Paul Anderson is returning to the scene of
success by taking a seat around the BHP Billiton board table as chairman Don
Argus turns to the US and old mates to appoint two new directors.
The other is another US
resident well-known to Argus – former Ford chief Jacques Nasser. Nasser doesn’t come with as
glowing a CV as Anderson – he was fired from the top job at Ford as the company went
backwards on his watch and he’s on the board of Murdoch’s BSkyB. The performance
of Murdoch directors over the years tends to raise a suspicion that they know
how to agree rather than disagree.
But most importantly, Jacques is also a
director of Brambles – another company chaired by Don Argus. Nice and clubby
Anderson’s time commitments at Duke Energy – another successful turnaround –
are winding down as he surrenders the CEO moniker, remaining as chairman. He kept
his Qantas board seat when he took on Duke but two other titles on his CV make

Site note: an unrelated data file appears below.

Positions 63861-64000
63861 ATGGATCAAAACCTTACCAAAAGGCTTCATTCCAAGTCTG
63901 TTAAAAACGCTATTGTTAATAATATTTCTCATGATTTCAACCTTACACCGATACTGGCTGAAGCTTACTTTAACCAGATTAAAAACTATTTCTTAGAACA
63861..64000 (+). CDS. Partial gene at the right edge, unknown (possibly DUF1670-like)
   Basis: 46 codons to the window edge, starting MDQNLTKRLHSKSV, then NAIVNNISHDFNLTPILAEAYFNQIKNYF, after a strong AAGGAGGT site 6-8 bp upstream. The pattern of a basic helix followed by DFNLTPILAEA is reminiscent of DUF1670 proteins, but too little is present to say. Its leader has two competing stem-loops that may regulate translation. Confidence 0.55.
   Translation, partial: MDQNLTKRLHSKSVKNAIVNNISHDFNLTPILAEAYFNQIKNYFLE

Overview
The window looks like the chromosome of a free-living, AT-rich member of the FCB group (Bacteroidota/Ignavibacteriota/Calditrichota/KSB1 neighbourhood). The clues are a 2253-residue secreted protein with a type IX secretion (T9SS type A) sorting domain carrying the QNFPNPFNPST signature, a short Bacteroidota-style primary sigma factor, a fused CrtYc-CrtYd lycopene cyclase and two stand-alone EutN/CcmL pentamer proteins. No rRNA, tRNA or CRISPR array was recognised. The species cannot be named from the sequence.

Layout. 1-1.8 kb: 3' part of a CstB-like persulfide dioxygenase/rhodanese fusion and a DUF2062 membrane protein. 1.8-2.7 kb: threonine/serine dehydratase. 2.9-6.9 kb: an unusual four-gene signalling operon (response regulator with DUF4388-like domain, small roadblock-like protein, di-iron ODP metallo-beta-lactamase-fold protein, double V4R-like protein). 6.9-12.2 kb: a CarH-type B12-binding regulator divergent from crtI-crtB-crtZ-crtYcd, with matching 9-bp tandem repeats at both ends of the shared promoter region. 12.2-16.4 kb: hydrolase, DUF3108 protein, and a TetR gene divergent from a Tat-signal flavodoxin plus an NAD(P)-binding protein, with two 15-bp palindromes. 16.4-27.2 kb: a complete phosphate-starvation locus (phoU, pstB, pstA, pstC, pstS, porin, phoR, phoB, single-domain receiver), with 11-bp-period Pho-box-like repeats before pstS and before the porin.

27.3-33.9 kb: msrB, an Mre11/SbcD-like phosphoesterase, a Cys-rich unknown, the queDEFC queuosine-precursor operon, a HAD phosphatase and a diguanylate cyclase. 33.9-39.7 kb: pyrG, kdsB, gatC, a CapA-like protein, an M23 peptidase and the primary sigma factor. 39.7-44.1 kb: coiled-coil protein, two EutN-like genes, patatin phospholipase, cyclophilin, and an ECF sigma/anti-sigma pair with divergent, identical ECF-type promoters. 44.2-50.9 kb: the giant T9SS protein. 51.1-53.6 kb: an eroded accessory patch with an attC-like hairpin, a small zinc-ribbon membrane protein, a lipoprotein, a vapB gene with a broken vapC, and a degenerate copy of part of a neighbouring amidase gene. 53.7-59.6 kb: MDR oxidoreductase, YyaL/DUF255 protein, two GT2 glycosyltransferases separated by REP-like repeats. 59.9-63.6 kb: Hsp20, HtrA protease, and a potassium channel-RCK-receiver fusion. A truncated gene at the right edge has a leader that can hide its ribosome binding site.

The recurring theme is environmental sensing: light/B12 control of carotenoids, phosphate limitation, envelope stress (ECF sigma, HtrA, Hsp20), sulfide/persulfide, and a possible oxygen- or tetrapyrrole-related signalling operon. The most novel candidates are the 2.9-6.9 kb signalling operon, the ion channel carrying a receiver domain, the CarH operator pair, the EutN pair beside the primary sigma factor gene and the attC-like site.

appointment more interesting than most: a member of
the US President’s Council of Advisors on Science and Technology and Adjunct
Professor in Global Sustainability at RMIT University in Melbourne, Australia.
Anderson is a champion of introducing a carbon tax as a “no
tears” way of making an impact on greenhouse gases, as Crikey has previously
reported. As BHP’s CEO, he found OK Tedi’s pollution untenable but when the PNG
government refused to close the mine, he effectively gave BHP’s
majority stake in the operation to the people of PNG in the
biggest philanthropic act by any Australian company.
The bottom line though was that he
restructured BHP and set it up to reap the rich rewards now flowing to its
happy shareholders. As the press release says: “Paul has an extensive background in natural resources
and energy and, as an architect of the merger that created BHP Billiton, has a
deep understanding of the strategy behind the company’s success.”
His reappearance on the board might calm
some nerves about whether the austere Chip Goodyear intends to stay in Melbourne indefinitely.